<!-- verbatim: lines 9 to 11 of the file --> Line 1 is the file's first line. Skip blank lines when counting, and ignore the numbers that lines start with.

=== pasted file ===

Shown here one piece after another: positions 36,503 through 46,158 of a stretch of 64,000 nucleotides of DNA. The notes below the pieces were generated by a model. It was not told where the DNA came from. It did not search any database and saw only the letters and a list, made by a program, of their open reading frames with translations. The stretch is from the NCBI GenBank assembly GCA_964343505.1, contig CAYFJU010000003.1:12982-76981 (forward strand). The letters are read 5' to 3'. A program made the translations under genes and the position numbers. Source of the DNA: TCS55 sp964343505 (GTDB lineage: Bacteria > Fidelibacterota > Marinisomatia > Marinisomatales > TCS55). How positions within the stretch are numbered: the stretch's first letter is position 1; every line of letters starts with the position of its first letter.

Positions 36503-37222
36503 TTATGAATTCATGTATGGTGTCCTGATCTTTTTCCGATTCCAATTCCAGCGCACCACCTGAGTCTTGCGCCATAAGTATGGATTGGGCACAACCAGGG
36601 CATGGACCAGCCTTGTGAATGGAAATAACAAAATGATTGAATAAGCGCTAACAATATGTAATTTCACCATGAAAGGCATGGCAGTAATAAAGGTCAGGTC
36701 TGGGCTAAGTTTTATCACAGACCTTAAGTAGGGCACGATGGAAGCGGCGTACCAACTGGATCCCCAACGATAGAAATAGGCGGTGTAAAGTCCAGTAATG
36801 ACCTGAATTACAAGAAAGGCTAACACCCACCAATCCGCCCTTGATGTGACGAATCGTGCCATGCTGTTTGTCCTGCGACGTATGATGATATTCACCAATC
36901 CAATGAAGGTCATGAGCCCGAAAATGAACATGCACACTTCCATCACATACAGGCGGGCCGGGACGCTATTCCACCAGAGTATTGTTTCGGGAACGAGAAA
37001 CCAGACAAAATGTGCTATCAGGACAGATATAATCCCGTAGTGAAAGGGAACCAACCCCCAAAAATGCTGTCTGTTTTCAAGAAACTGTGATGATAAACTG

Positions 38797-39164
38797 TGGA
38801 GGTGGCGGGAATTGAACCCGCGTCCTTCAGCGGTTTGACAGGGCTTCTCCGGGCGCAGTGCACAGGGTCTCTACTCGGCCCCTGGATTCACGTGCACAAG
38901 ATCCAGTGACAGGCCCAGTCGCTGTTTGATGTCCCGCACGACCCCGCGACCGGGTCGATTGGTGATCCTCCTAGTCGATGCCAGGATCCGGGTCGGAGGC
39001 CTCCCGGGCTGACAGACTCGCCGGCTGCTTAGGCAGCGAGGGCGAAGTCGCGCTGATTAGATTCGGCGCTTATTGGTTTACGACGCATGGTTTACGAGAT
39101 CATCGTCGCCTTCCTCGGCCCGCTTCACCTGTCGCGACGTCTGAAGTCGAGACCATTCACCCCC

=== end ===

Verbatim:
Positions 38797-39164
38797 TGGA
38801 GGTGGCGGGAATTGAACCCGCGTCCTTCAGCGGTTTGACAGGGCTTCTCCGGGCGCAGTGCACAGGGTCTCTACTCGGCCCCTGGATTCACGTGCACAAG